BWW Reviews: O LOVELY GLOWWORM OR SCENES OF GREAT BEAUTY from New Century Theatre Company
What do goats dream about? That is a question that has plagued mankind ... well ... not really at all. But New Century Theater Company is endeavoring to answer just such a question with their latest show, "O Lovely Glowworm or Scenes of Great Beauty" by Glen Berger. And this existential question is handled in as artfully and skillfully a way as to create a production of near perfection on every level.
It's circa 1918 in Northern Ireland where we meet the Goat (Michael Patten) atop a garbage heap. He is trying to survive the unimaginable pain of his bleak existence as best he can. And in order to try and escape, as well as discover his true nature, he retreats into his mind and concocts his scenes of great beauty. In those scenes we meet Marveaux (MJ Sieber) and Halliwell (Peter Dylan O'Connor), two love struck soldiers; the Mermaid Philomel (Jennifer Lee Taylor) as she floats on her bar of soap and lures men to their death; and a young inventor Macmann (Brian Claudio Smith) who just strives to invent the perfect toilet and his ailing Mother (Gretchen Kirch) who could go at any minute ... or decade.
Berger's script is quirky, surreal and simply lyrical. Now you may be wondering, "Where have I heard that name before?" Well, Glen Berger, aside from his own works, is also the co-book writer for the Spider Man Musical. But don't let that scare you off. This story has nothing to do with spiders. There is a glowworm, and there is singing, but I don't think Julie Taymor had a hand in this one as the show is simple and unadulterated storytelling.
The cast is nothing short of sublime. I don't even think I could call any of the performances stand outs as they were all so amazing, creating a tight, well oiled machine of an ensemble. Patten switches between his personas with ease while never losing his wonderful goat character. Sieber is hilarious as the bumbling deserter desperate for love. Kirch's death scenes are superb with just the slightest hint of attitude. Taylor is all attitude as the conniving mermaid who's not sure what she wants. O'Connor has the comic timing of a savant and his banter scenes with Taylor are a complete joy. And Smith's subtle naiveté is glorious turning his character from hapless fool to adorable underdog.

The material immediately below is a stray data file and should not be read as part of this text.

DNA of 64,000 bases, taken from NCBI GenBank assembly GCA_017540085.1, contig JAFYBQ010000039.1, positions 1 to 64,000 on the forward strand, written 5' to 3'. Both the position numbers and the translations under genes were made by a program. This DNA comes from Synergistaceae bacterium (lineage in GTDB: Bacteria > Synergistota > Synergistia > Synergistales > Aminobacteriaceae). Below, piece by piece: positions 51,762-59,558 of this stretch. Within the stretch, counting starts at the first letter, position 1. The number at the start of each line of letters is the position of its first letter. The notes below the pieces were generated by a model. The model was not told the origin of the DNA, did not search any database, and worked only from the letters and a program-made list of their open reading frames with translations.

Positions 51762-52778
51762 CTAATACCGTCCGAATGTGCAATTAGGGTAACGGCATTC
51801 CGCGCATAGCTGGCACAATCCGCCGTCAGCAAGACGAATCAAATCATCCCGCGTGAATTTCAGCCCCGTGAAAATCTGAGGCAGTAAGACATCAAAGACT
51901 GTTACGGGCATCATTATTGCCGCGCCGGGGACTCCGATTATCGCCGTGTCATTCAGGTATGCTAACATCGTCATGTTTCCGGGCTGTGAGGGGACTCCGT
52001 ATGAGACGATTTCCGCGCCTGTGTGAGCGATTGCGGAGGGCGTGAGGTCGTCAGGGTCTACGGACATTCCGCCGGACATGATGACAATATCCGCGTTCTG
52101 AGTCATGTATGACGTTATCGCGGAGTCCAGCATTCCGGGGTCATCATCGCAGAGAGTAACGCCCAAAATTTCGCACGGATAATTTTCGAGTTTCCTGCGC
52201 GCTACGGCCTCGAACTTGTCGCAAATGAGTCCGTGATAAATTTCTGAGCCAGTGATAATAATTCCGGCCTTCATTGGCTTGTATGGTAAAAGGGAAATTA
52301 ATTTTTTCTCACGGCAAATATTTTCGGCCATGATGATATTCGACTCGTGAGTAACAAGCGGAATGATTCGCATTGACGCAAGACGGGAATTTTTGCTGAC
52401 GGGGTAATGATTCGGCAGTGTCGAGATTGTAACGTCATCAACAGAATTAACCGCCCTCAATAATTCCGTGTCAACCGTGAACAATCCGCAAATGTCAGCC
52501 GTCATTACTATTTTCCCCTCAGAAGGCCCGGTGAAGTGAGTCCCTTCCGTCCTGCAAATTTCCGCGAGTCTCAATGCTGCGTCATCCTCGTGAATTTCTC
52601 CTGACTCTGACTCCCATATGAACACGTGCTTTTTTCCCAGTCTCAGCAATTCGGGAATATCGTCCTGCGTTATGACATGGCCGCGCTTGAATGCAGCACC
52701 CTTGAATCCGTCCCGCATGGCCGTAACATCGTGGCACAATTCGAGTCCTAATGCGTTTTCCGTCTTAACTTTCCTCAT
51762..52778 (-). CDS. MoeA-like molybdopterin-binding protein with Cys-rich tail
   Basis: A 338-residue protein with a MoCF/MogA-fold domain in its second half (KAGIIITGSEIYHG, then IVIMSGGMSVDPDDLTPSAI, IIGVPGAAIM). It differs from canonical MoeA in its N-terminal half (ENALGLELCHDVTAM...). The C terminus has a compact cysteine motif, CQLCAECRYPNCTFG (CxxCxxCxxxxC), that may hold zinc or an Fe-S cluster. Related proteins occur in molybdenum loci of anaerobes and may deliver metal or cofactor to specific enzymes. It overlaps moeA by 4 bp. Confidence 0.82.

I must give double kudos to Roger Benington who not only directed but also scenic designed the piece. Perfectly paced and never losing its intention, the play sails along like a dream. And the set is a thing of masterful and simplistic splendor. Every set piece gorgeous unto its own right and nailing the tone of the piece; yet completely functional with not an ounce of wasted stage or set space. The lighting design by Andrew D. Smith and costume design by Harmony Arnold fit perfectly into this surreal world and only serves to compliment. And I have to mention Brian Kooser, creator of the goat itself for a truly stunning and practical bit of theater wonder.
My regular readers will remember my insistence they catch "The Brothers Size" from earlier this season as one of those shows they would regret missing for some time. Well here's the next one. Every aspect of this extraordinary piece comes together to form an exhilarating and joyous gem. I'll admit that at intermission I was slightly confused. "Where is this going?" I thought but was still nonetheless fascinated. And then they pull that one little string at the end which brings all the pieces together and ties it up into a wonderful little package for you to take home with you. A triumph!
The play, as was mentioned on opening night, is dedicated to the memory of local actor Mark Chamberlin who passed away during rehearsals to play the Goat. You can feel the amount of love and heart that went into it to honor their friend and colleague. Not only a magnificent production itself, but the perfect tribute to a fallen comrade. Truly a scene of great beauty.